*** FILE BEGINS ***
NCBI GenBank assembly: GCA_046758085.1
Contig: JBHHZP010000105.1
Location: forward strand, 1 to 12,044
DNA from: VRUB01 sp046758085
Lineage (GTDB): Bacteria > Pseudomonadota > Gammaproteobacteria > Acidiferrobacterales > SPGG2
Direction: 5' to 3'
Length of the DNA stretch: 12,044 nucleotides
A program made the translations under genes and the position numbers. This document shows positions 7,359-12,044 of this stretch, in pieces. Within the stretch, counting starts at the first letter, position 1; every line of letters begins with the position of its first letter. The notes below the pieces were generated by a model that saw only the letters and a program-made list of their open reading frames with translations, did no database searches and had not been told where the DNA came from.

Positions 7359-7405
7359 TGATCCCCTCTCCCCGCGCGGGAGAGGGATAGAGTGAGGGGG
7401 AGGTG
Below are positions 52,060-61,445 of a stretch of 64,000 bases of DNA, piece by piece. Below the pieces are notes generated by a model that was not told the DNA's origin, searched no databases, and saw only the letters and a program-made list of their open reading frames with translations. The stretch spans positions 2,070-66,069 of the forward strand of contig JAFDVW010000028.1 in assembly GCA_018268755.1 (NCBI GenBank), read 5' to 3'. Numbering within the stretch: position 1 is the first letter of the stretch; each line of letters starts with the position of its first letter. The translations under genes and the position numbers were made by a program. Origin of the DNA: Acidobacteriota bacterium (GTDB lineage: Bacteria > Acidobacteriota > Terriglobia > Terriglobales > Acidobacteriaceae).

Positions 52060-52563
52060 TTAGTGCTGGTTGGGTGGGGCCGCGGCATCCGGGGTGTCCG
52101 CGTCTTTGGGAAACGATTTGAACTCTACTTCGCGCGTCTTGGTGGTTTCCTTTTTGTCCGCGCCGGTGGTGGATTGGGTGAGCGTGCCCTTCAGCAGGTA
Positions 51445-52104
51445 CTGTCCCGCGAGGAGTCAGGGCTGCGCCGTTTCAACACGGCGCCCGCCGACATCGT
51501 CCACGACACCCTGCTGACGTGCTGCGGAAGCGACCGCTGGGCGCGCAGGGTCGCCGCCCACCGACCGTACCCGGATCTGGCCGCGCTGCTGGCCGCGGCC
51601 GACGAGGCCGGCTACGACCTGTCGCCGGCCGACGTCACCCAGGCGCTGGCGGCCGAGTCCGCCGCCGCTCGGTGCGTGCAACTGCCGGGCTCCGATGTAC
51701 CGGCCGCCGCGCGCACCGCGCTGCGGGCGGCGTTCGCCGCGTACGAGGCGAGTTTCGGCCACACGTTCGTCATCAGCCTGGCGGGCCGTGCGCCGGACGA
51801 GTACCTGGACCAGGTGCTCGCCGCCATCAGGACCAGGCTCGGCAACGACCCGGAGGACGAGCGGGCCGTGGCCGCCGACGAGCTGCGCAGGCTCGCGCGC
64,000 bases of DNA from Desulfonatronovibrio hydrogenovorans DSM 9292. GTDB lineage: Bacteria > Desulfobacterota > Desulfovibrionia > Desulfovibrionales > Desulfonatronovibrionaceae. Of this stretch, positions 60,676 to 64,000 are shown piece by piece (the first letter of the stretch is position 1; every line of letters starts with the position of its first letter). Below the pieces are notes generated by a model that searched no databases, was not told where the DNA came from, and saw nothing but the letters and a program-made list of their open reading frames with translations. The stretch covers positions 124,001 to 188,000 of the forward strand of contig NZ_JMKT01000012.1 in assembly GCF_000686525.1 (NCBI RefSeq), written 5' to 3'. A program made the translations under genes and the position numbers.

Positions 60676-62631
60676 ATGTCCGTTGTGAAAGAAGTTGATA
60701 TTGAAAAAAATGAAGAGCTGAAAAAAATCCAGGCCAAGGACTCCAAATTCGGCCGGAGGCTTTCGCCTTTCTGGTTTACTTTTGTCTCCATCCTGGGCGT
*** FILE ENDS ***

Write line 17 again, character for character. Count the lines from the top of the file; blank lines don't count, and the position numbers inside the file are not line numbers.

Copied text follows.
51445 CTGTCCCGCGAGGAGTCAGGGCTGCGCCGTTTCAACACGGCGCCCGCCGACATCGT